FRESENIUS KABI USA, LLC v. FERA PHARMACEUTICALS, LLC, et al, No. 2:2015cv03654 - Document 422 (D.N.J. 2017)

Court Description: OPINION. Signed by Judge Kevin McNulty on 5/19/17. (DD, )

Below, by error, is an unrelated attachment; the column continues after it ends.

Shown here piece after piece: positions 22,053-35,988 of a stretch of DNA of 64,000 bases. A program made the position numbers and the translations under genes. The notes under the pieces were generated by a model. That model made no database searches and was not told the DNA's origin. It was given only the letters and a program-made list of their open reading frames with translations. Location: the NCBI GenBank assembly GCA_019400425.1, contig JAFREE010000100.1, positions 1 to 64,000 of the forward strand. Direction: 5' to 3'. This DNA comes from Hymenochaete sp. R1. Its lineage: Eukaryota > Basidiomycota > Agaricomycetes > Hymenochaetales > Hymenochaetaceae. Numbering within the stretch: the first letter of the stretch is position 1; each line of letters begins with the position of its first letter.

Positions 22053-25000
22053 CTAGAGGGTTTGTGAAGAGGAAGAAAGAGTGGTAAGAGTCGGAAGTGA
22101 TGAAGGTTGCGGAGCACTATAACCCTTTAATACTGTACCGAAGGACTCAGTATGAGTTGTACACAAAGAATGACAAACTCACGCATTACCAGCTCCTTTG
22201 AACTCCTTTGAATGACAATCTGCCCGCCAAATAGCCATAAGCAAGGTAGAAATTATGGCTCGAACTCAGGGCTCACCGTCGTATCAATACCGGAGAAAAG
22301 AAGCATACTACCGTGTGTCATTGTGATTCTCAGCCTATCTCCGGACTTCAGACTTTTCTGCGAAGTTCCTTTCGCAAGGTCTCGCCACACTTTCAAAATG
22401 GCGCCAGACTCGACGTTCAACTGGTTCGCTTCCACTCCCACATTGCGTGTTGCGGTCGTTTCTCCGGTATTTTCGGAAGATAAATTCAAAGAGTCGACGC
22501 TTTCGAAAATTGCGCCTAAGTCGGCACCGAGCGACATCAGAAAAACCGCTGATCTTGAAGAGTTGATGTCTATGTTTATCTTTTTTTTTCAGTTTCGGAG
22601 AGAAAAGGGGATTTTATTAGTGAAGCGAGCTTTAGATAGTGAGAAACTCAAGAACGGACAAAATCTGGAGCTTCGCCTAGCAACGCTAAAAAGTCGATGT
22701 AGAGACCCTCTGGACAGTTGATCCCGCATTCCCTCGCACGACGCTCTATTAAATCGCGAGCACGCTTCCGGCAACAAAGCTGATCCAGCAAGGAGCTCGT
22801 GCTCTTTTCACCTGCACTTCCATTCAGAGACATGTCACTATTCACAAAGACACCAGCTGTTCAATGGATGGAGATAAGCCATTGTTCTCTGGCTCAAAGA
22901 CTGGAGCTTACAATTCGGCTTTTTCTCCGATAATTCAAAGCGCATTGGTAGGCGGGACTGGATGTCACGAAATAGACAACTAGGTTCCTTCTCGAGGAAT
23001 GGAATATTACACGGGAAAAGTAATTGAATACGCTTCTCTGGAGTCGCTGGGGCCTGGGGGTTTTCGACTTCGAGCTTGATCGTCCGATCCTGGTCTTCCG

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UNITED STATES DISTRICT COURT DISTRICT OF NEW JERSEY FRESENIUS KABI USA, LLC Civ. No. 15-3654 (KM) (MAR) OPINION V. FERA PHARMACEUTICALS, LLC, and OAKWOOD LABORATORIES, LLC Defendants. KEVIN MCNULTY, U.S.D.J. This is a patent infringement case brought by Fresenius Kabi USA, LLC (“Fresenius”) against the defendants, Fera Pharmaceuticals and Oakwood Laboratories (together, “Fera”). Fresenius claims that Fera, if it is allowed to sell certain generic drugs, will infringe three of its patents: Patent Nos. 9,006,289 (“the ‘289 patent”), 9,168,238 (“the ‘238 patent”), and the 9,168,239 (“the ‘239 patent”). All three patents describe formulations of levothyroxine, a hormone produced by the thyroid. I earlier construed a number of those patents’ key terms (ECF No. 327, the “Markman Opinion”), denied Fresenius’s motion to dismiss Fera’s inequitable conduct counterclaims, and preliminarily enjoined Fera from launching a generic version of Fresenius’s levothyroxine formulation. (ECF No. 328 (the “PT Opinion”, cited as “P1 Op.”), ECF No. 329 (the “PT Order”). Now before the Court is Fresenius’s motion to dismiss Fera’s antitrust counterclaims (ECF No. 330) and Fresenius’s motion to stay this case pending Fera’s appeal of the preliminary injunction to the Federal Circuit. (ECF No. 386). For the reasons stated herein, I will deny the motion to dismiss as presented. I will, however, sever and stay Fera’s antitrust counterclaims pending further order of the Court. I will also deny Fresenius’s motion to stay 1 Plaintiff, the entire case pending Fera’s appeal of my P1 Opinion and Order to the Federal Circuit. I. BACKGROUND Familiarity with my previous Opinions and Orders in this case is assumed. I canvass here only the facts and procedural history pertinent to my decision on these motions. On May 29, 2015, Fresenius filed its original complaint alleging infringement of the ‘289 patent. (ECF No. 1) Fera answered in July 2015 and asserted counterclaims for invalidity and non-infringement. (ECF No. 13) Fresenius amended its complaint on September 3, 2015. Fera answered and alleged additional inequitable conduct counterclaims later that month. (ECF No. 43, 56, 57). Two months later, in December 2015, Fresenius filed a second amended complaint that added infringement claims for the ‘238 and ‘239 patents. (ECF No. 83) Fera answered, and asserted essentially the same inequitable conduct counterclaims as to those two patents. (ECF No. 84). In January 2016, Fresenius moved to dismiss Fera’s inequitable conduct counterclaims for failure to state a claim. (ECF No. 89) Five months later, in May 2016, Fresenius moved for a preliminary injunction to enjoin Fera from launching its generic products at-risk. (ECF No. 187) A week later, Fera moved to amend its answer to include two antitrust counterclaims. Fresenius, Fera claimed, had delayed Fera’s entry into the “the market for levothyroxine sodium power for injection, 100 mcg/vial and 500 mcg/vial” by fraudulently obtaining the patents-in-suit and bringing sham patent litigation against it and other competitors. (ECF No. 199-4, ¶J 284-52 1) Magistrate Judge Hammer granted Fera’s motion to amend in August 15, 2016. (ECF No. 293) Fera filed its amended answer and counterclaims two days later. (ECF Nos. 295-96) On September 20, 2016, I denied Fresenius’s motion to dismiss Fera’s inequitable conduct counterclaims but granted Fresenius’s motion for a preliminary injunction. (ECF Nos. 328-29) I found Fera’s allegation that 2 Fresenius had deceptively obtained the ‘289 patent sufficient to meet “the relatively low threshold” necessary to state a claim. For purposes of a preliminary injunction, however, the paper record revealed “no substantial evidence of misrepresentation, or intentional withholding of material information from the patent examiner.” (P1 op. 19.23)1 Fresenius, moreover, had demonstrated irreparable harm, that the balance of harms tipped in its favor, and that an injunction was in the public interest. (Id. 24-27) I therefore preliminary enjoined Fera from launching a generic version of Fresenius’s levothyroxine formulation. Also on September 20, 2016, Fresenius moved to dismiss Fera’s antitrust counterclaims. (ECF No. 330) Shortly thereafter Fera took an interlocutory appeal of the preliminary injunction to the Federal Circuit. (ECF No. 361). Fresenius then moved to stay this case pending Fera’s appeal to the Federal Circuit. (ECF No. 386). The deadline for fact discovery expired on August 31, 2016. (ECF No. 60) Expert discovery closed in February 2017. (ECF No. 356). On the deadline The ‘289 patent was the subject of the preliminary injunction motion, so my PT Opinion focused on the inequitable conduct counterclaims as to that patent. I observed, however, that the inequitable conduct allegations as to the ‘239 and ‘238 patents are essentially the same as the ‘289 allegations. (P1 Op. 20 n. 11) That remains true today. The primary basis for Fera’s inequitable conduct counterclaims as to the ‘239 and ‘238 patents are alleged omissions and misleading statements contained in a December 23, 2014, declaration of Dr. Arunya Usapayant, which was also submitted in connection with, and was alleged to be crucial to, Fresenius’ application for the ‘289 patent. Fera’s antitrust counterclaims are derivative of the conduct alleged as inequitable conduct. My reasons for denying Fresenius’s motion to dismiss the inequitable conduct counterclaims but granting a preliminary injunction therefore bear on Fera antitrust counterclaims as to all three patents. That fact has not been lost on the parties, who each cite to the PT Opinion as reason to grant, or deny, Fresenius’s motion to dismiss Counts 10 and 11. (See, e.g., ECF Nos. 330-1 p.3 (“Fera’s Walker Process fraud and sham litigation counterclaims are derivative claims, because they depend upon Fera first proving its existing inequitable conduct counterclaims, on which this Court found Fera does not have a likelihood of success.”) 369 p. 9 (“Defendants’ Walker Process fraud allegations are largely based on their inequitable conduct counterclaims. The Court has already considered, and denied, Plaintiff’s motion to dismiss the inequitable conduct counterclaims.”)) 1 3 for dispositive motions, March 3, 2017, Fresenius filed a motion for summary judgment as to infringement for certain claims. (ECF No. 404) A trial date has not yet been set. II. DISCUSSION Motion to Dismiss Counterclaims A. Fresenius first moves to dismiss Counterclaim Count 10, which alleges Walker Process fraud, and Count 11, which alleges sham litigation, each in violation of Section 2 of the Sherman Act, 15 U.S.C 15 U.S.C. § 2, and the Clayton Act, § 15, 26, for failure to state a claim. See Fed. R. Civ. P 12(b)(6). For the purposes of a motion to dismiss, the facts alleged in the counterclaimcomplaint are accepted as true and all reasonable inferences are drawn in favor of the plaintiff. New Jersey Carpenters & the Trustees Thereof v. Tishman Const Corp. of New Jersey, 760 F.3d 297, 302 (3d Cir. 2014). The factual allegations must be sufficient to raise a plaintiffs right to relief above a speculative level, such that it is “plausible on its face.” Bell Atl. Corp. v. Twombly, 550 U.S. 544, 570 (2007); see also West Run Student Housing Assocs., LLC v. Huntington Nat. Bank, 712 F.3d 165, 169 (3d Cir. 2013). While “[tjhe plausibility standard is not akin to a ‘probability requirement’ . . . it asks for more than a sheer possibility.” Ashcroft v. Iqbal, 556 U.S. 662, 678 (2009). The parties agree as to the legal principles governing such claims. A patentee “who brings an infringement suit may be subject to antitrust liability. if the alleged infringer (the antitrust plaintiff) proves (1) that the asserted patent was obtained through knowing and willful fraud within the meaning of Walker Process Equipment, Inc. v. Food Machinery & Chemical Corp., 382 U.S. 172, 177 (1965), or (2) that the infringement suit was ‘a mere sham to cover what is actually nothing more than an attempt to interfere directly with the business relationships of a competitor,’ Eastern R.R. Presidents Conference v. Noerr Motor Freight, Inc., 365 U.S. 127, 144 (1961).” NobelpharmaAB v. Implant Innovations, Inc., 141 F.3d 1059, 1069 (Fed. Cir. 1998) (additional internal citations omitted)). 4 A plaintiff asserting a Walker Process claim must show (1) “that the defendant procured the relevant patent by knowing and willful fraud on the PTO or (in the case of an assignee) that the defendant maintained and enforced the patent with knowledge of the fraudulent manner in which it was obtained” and (2) “all the elements otherwise necessary to establish a Sherman Act monopolization charge.” Ritz Camera & Image, LLC, v. Sandisk Corp., 700 F.3d 503, 506 (Fed. Cir. 2012) (citing Walker Process, 382 U.S. at 174, 176-77)). To prevail on a sham litigation claim, a plaintiff must show that the lawsuit is “objectively baseless in the sense that no reasonable litigant could realistically expect to succeed on the merits” and subjectively is “an attempt to interfere directly with the business relationships of a competitor.” Prof’l Real Estate Investors, Inc. v. Columbia Pictures Indus., Inc., 508 U.S. 49, 60-61 (1993) (emphasis in original) (internal citations omitted). The real question here is whether Fera has alleged sufficient factual matter to elevate the underlying claims of inequitable conduct to the level of monopoly abuse or sham litigation. Fresenius, with some justice, points to a number of potential deficiencies. One threshold concern with these antitrust claims is that Fera, although it intends to compete with Fresenius, does not factually allege that it is prepared to do so. See Indium Corp. of Am. v. Semi-Alloys, Inc., 781 F.2d 879, 882 (Fed. Cir. 1985) (finding that plaintiff failed to show antitrust injury because it was not prepared to enter the relevant market); but see Bristol Meyer Squibb Co. v. Ben Venue Labs, 90 F. Supp. 2d 540, 544-46 (D.N.J. 2000) (rejecting the same argument for cases brought under the Hatch-Waxman Act). Nor does it factually allege that Fresenius seeks to squelch competition from 2 other participants in the relevant market. See Brunswick Corp. v. Pueblo Bowl- Fera alleges upon information and belief that Fresenius has filed “actions against numerous competitors in the relevant market,” although no such lawsuits (beyond this lawsuit) are identified. (ECF No. 294, ¶j 452, 478) See Fed. R. Civ. P. 11, Notes of Advisory Committee on 1993 Amendments (pleading on information and belief 2 5 0-Matic, 429 U.S. 477, 488-89 (1977) (“The antitrust laws. ‘the protection of competition, not competitors. . . . . . were enacted for Plaintiffs must prove antitrust injury, which is to say injury of the type the antitrust laws were intended to prevent and that flows from that which makes defendants’ acts unlawful .“) Fresenius also points to a lack of specificity about the relevant market. Fera alleges, for example, that the relevant product market is the market for “levothyroxine sodium power for injection, lOOmcg/vial and 500 mcg/vial.” There is no factual averment, however, establishing why that might be the case. See, e.g., Queen City Pizza v. Domino’s Pizza, 124 F.3d 430, 436 (3d Cir. 1997) (“Where the plaintiff fails to define its proposed relevant market with reference to the rule of reasonable interchangeability and cross-elasticity of demand, . . . the relevant market is legally insufficient and a motion to dismiss may be granted.”) As to Fera’s sham litigation counterclaim, there is of course the problem of my P1 Opinion. It is difficult to accept Fera’s allegation that the underlying infringement suit is objectively baseless (or brought in subjective bad faith) when I have already found that Fresenius is likely to prevail on the merits. It is possible to debate whether these claims should now be dismissed, and Fera be put to the burden of amending them if it can. I have determined, however, that it is neither necessary nor desirable to consider those issues now. I have therefore opted for an alternative solution. B. Severance and Stay This Court has the discretionary authority to sever and stay claims, for purposes of pretrial proceedings, see Fed. R. Civ. P. 26(d)(2), or for trial, see Fed. R. Civ. P. 42(b), in the interests of justice and efficiency. See e.g., Otsuka “does not relieve litigations from the obligation to conduct an appropriate investigation into the facts that is reasonable under the circumstances”). 6 (D.N.J. 2015); Pharm. Co. v. Torrent Pharms., Ltd., 118 F. Supp. 3d 646, 559-60 48,00-02053, Warner Lambert Co. v. Purepac Pharm. Co., Nos. 98-2749, 99-059 As each party 2000 U.S. Dist. LEXIS 22559, at *32 (D.N.J. Dec. 22, 2000). inequitable acknowledges, Fera’s antitrust counterclaims are derivative of the 1 conduct counterclaims. A stay of Counts 10 and 11 in favor of Counts place any future through 9 will therefore ensure a more orderly procedure, tely “make[J the rulings about Counts 10 and 11 on firmer ground, and ultima 3d at 559-60 issues a jury must consider less complex.” Otsuka, 118 F. Supp. *32)). A severance (quoting Warner Lambert, 2000 U.S. Dist. LEXIS 22559, at logic and case and stay of Counts 10 and 11 makes sense, as a matter of management. the Consider, for example, a scenario in which a stay is denied, but generic patents-in-suit are found to be valid and enforceable, and Fera’s Fera’s Walker formulation of levothyroxine is found to infringe. In such a case, d; enforcement Process and sham litigation counterclaims would likely be moote If so, then all of of a valid patent does not generally violate the antitrust laws. antitrust the discovery and litigation on complex issues peculiar to the and damages, counterclaims, such as market definition, anticompetitive effect, 3 will have been wasted. the Or consider the opposite scenario, in which a stay is granted, succeed. inequitable conduct allegations are litigated separately, and they rclaims will Litigation and discovery as to Fera’s inequitable conduct counte the litigation of look much the same with or without Counts 10 and 11. And foundation for inequitable conduct will have provided a sturdy legal and factual any future rulings as to the derivative antitrust counterclaims. The case law has recognized the principles I state here: st Indeed, one of the few outstanding discovery disputes involves antitru damages. 3 7 [I]f plaintiff succeeds in its patent infringement action, a significant portion of defendant’s proof relative to its § 2 Likewise, Sherman Act claim would become irrelevant. during the patent infringement suit, defendant would have an opportunity to present its defenses of invalidity and inequitable conduct. Resolution of these issues would become law of the case and also eliminate some of the proof that would otherwise be necessary. Accordingly, the interest of judicial efficiency favors separating the patent issues from those grounded in antitrust principles. . . . Warner Lambert, at *3334 (quoting Hunter Douglas, Inc. v. Comfortex Corp., 44 F. Supp. 2d 145, 152 (N.D.N.Y. 1999) (alterations in original omitted)). No surprise, then, that severance and stay of antitrust counterclaims in patent infringement suits has become “standard practice.” In re Diagnostics, 800 F.2d 1077, 1084 (Fed. Cir. 1986); see also Warner Lambert Co., 2000 U.S. Dist. LEXIS 22559, at *31...32 (collecting cases); Otsuka, 118 F. Supp. 3d at 559-60 (collecting cases). That “standard practice” is especially appropriate here. Until August 2016, this was a typical Hatch-Waxman patent infringement case involving allegations of infringement and counterclaims for non-infringement, invalidity, unenforceability, and inequitable conduct. Fresenius, to be sure, may have upped the ante by moving for a preliminary injunction in May 2016, but the essentials of the anticompetitive conduct alleged here—that Fresenius duped the patent examiner into granting Fresenius the ‘289, ‘238 and ‘239 patents through fraudulent acts or omissions—have been part of this case since December 201 54 There has already been substantial investment in the litigation of the infringement and inequitable conduct issues on which Fera’s Walker Process and sham litigation counterclaims will depend. That is all the more reason to consolidate gains and focus on those infringement and inequitable conduct issues now. Fera says that Fresenius has been threatening to file a preliminary injunction motion since September 2015. 8 In short, severance and stay of Counts 10 and 11 of the Fera’s amended answer and counterclaims will ensure an orderly presentation of the issues, conserve judicial resources, and “enhance[j the parties’ right to a jury trial by making the issues the jury must consider less complex.” Otsuka, 118 F. Supp. 3d at 659-660 (quoting Warner Lambert, 2000 U.S. Dist. LEXIS 22559, at *32)). I will therefore sever and stay Fera’s antitrust counterclaims pending the resolution of the patent infringement issues. C. Stay Pending Appeal I turn to Fresenius’s motion to stay the entire case pending Fera’s appeal of my PT Opinion and Order. This motion for a stay pending appeal has one eyebrow-raising feature: it is brought by the beneficiary of the ruling that is being appealed by its adversary. What I mean to say is that I have entered a preliminary injunction in Fresenius’s favor, and Fresenius’s litigation objective is doubtless to make that injunction permanent. While an injunction pendente lite remains in effect, Fresenius presumably would be content to prolong the case forever. Another atypical feature of Fresenius’s request is that it is not made under traditional mechanisms for a stay pending an appeal. Under Fed. R. Civ. P. 62(c), a court may “suspend, modify, restore, or grant an injunction on terms for bond or other terms that secure the opposing party’s rights” while “an appeal is pending from an interlocutory order.” The Federal Rules (and Federal Circuit Rules) of Appellate Procedure also provide that a party may move for an order “suspending, modifying, restoring, or granting an injunction while an appeal is pending.” Fed. R. App. P. 8. Either way, the standard is the same: (1) whether the stay applicant has made a strong showing that he is likely to succeed on the merits; (2) whether the applicant will be irreparably injured absent a stay; (3) whether issuance of the stay will substantially injure the other parties interested in the proceeding; and (4) where the public interest lies. 9 Hilton v. Braunskill, 481 U.S. 770, 776 (1987). If these factors look familiar to Fresenius, they should: “[T]he standard for obtaining a stay pending appeal is essentially the same as that for obtaining a preliminary injunction.” Conestoga Wood Specialists Corp., v. Sec’y of U.S. Dept. of Health and Human Servs., No. 13-1144, 2012 U.S. App. LEXIS 2706, at*1 (3d Cir. Feb. 7,2013.) Fresenius has not addressed whether it is entitled to a stay pending appeal by the usual route of an application under Federal Rule of Civil Procedure 62(c) or Appellate Rule 8(a)(1)(C). Such an argument, if asserted, would obviously fail. Again, Fresenius is the beneficiary of the preliminary injunction; its rights and interests are totally secure while the appeal is , pending. Regardless of whether it is likely to succeed in defeating Fera’s appeal s it cannot show irreparable harm in the interim. On the other hand, for reason stated below, there is some reason to think that Fera could be competitively disadvantaged by a stay. It is also not clear where the public interest would lie, if at all, in staying this case under these circumstances. In short, the balance of these factors favors against a stay, and I would decline to grant such relief if it were requested under the usual rules of procedure. In the alternative, however, I consider that the Court possesses the “inherent power” to enter stays “to control the disposition of the causes on its docket with economy of time and effort for itself, for counsel, and for litigants.” Landis v. North. Am. Co., 299 U.S. 248, 254 (1936); see also Ethicon, Inc. v. Quigg, 849 F.2d 1422, 1426-27 (Fed. Cir. 1988) (same). This seems to be where Fresenius focuses its energies. The parties substantially agree that the following factors should guide a court in determining whether such a discretionary stay is appropriate: (1) whether a stay would unduly prejudice or present a clear tactical disadvantage to the non-moving party; (2) whether denial of the stay would create a clear case of hardship or inequity for the moving party; (3) whether a stay would simplify the issues and the trial of the case; and (4) whether discovery is complete and/or a 10 trial date has been set. Nussbaum v. Diversified Consultants, Inc., Civ. No. 15-600, 2015 U.S. Dist. LEXIS 129750, at *4 (D.N.J. Sept. 28, 2015) (quoting Akishev v. Kapustin, 23 F. Supp. 3d 440, 446 (D.N.J. 2014); see also Stryker Trauma S.A. v. Synthes, Civ. *4.5 (D.N.J. Mar. 26, Action No. 01-3879, 2008 U.S. Dist. LEXIS 23955, at 2008). Here, too, I find that the balance of these factors weighs clearly against staying this case pending Fera’s appeal of my P1 Opinion and Order. 1. Prejudice or tactical disadvantage to non.moving party if stay granted Fresenius claims that a stay would not unduly prejudice or tactically disadvantage Fera; Fera, it implies, should simply sit tight, hope for a reversal, and resume litigating if and when that occurs. That is wrong, says Fera; litigation of other issues should proceed in district court. Even if Fera prevails in the Federal Circuit and dissolves the preliminary injunction, it will have won no more than the right to launch its generic products “at-risk.” To eliminate the “risk” of infringement liability, it would still need to prevail on the merits of the infringement issues, the resolution of which should not be delayed. There is also the risk, Fera says, that its generic competitors (some of which were co defendants, until they settled) could gain FDA approval while this case is stayed. Such FDA approval would diminish any competitive advantage Fera (which already has FDA approval) may currently possess. Fresenius replies that these disadvantages are self-imposed. Fera, like those other competitors, can settle at any time, but it hasn’t, presumably because it has decided that settling is not in its best interests. Fresenius’s concerns are substantial, but I nevertheless think that Fera has the better of each argument. That Fera, unlike other defendants or former defendants, continues to fight Fresenius’s allegations of patent infringement does not weigh against it. Fera may believe more strongly in its defenses and counterclaims, or it may just have a greater appetite for risk. In 11 any case, Fera is entitled to assert its legitimate rights; it has no obligation to settle just because others have done so. See CTF Hotel Holdings v. Marriot, 381 F.3d 131, 139-40 (3d Cir. 2004) (stating that a party seeking a stay must “state a clear and countervailing interest to abridge a party’s right to litigate”). Fresenius does not deny, however, that a stay might put Fera at some competitive disadvantage. So I tend to agree that a stay in this case might prejudice Fera to some extent. As to prejudice or disadvantage caused by delay, I accept on principle Fresenius’s argument that the costs might be acceptable if offset by other benefits. For the reasons discussed below, however, I do not think that a stay would do much to simplilr this case, or that the denial of a stay would impose any unfair hardship on Fresenius. On the other hand, a stay would impede Fera’s goal of reaching the merits, which must be resolved in its favor if it is to launch its generic products free and clear of infringement liability. Whether or not the Federal Circuit permits Fera to launch at-risk, Fera retains a legitimate interest in pursuing a final decision. In sum, I find that this first factor weighs somewhat in favor of denial of a stay. 2. Hardship or inequity to the moving party if stay denied This second factor is not such a close call. Fresenius has failed to articulate how denial of stay would pose any unusual hardship or inequity to itself. It generically claims that a stay will reduce the burden or expense on the Court and the parties. I suppose that may be said of almost any proposed stay; litigation not actively pursued may cost little, at least in the short run. But the routine costs of litigation, without more, do not constitute a particular hardship. See, e.g., Akishev, 23 F. Supp. 3d at 447-48 (“[TIhe mere incidence of concurrent litigation is not, without more, sufficiently onerous to establish ‘clear’ hardship or ‘inequity’. . . .“). 12 At any rate, discovery in this case is now closed. Insofar as the equities are concerned, the preliminary injunction secures Fresenius’s interest in preventing Pera from entering the market unless and until Fera prevails in the Federal Circuit, or ultimately prevails on the merits in this Court. All in all, denial of a stay would entail no particular hardship or inequity to Fresenius. 3. Simplification of issues Fresenius also fails to present a convincing argument as to this third factor. It argues generally that staying this case pending appeal will allow the parties to simplify the issues and defenses in litigation. But how? Fresenius provides no straightforward answer. No doubt the appellate resolution of, say, Markmari claim construction issues could alter the course of this case, if they had been appealed—but they have not been appealed. Fera’s interlocutory appeal of the preliminary injunction, it is true, might shift the advantage to one party or the other. It is not likely, however, to change or amend any claims, eliminate any defenses, or dismiss any causes of action. In that way this case is different from the patent infringement cases in which courts have typically issued stays. All the cases cited by Fresenius, for example, involved a defendant (i.e., a non-patent holder) who filed a collateral proceeding at the Patent Office, such as an ex parte reexamination or inter partes review, and, pending the outcome, sought a stay of the district court infringement case. E.g., Ei Du. Pont de Nernours & Co. v. MacDermid Printing Solutions LLC, Civ. Action No. 10-3409, 2012 U.S. Dist. LEXIS 101678, at *4...5 (D.N.J. July 23, 2012) (defendant filed IPR review and sought a stay); Oy Ajat, Ltd. v. VatechAm., Inc., C.A. No. 10-4875 (PGS), 2012 U.S. Dist. LEXIS 43443, at *3..4 (D.N.J. Mar. 29, 2012) (defendant filed an IPR review and sought stay); Stryker Trauma, 2008 U.S. Dist. LEXIS 23955, at *34 (D.N.J. Mar. 26, 2008); Eberle v. Harris, Civil Action No. 03-5809, 2005 U.S. Dist. LEXIS 3185, at *2...3 (D.N.J. Dec. 8, 2005) (defendant sought exparte reexamination and stay); 13 Xerox Corp. v. 3Com Corp., 69 F. Supp. 2d 404, 405-6 (W.D.N.Y. 1999) (defendant filed ex parte reexamination and sought a stay); GPAC, Inc. v. D.W.W. Enterprises, Inc., 144 F.R.D. 60, 6 1-62 (D.N.J. 1992 (defendant filed an ex parte reexamination and sought a stay). A stay in such circumstances makes sense: A final PTO determination may invalidate, amend, or narrow the claims at issue, so the benefits of stay are likely to outweigh the costs. Here, however, no such potentially dispositive issues have been appealed to the Federal Circuit, so there is no reason to think that waiting for the Federal Circuit to decide Fera’s appeal will simplify the issues or defenses at all. I therefore find that the third factor favors denial of a stay. 4. Discovery and trial date Although a trial date has not been set, fact and expert discovery is now closed. (ECF No. 60, 336, 356)5 “Courts have typically denied requests for a stay where the parties were ‘deep’ into discovery or discovery had almost been completed.” Nussbaum, 2015 U.S. Dist. LEXIS 129750, at *7• This factor, too, favors denial of Fresenius’s request for a stay. *** On balance, then, all four factors weigh against granting a stay in this case. Particularly persuasive here is the fact that discovery is essentially completed and that Fresenius has failed to articulate why denial would impose a particular hardship or inequity to it. Fresenius undoubtedly would prefer to litigate this case in one court at a time, but it cannot unilaterally force Fera to do so. In this Court, the case will therefore proceed in the usual course. Fresenius’s motion for a stay is denied. I note, however, that there appears to be a few remaining discovery disputes between the parties. (ECF Nos. 356, 407, 421) 5 14 III. CONCLUSION For the reasons set forth above, Fresenius’s motion to dismiss Counts 10 and 11 of Fera’s amended counterclaims for failure to state a claim is DENIED as presented, without prejudice. Instead, Counts 10 and 11 are severed and stayed until further order of the Court. The motion to stay the action pending resolution of Fera’s appeal of my P1 Order and Opinion is DENIED. Dated: May 19, 2017 KEVIN MCNULTY United States District Judge 15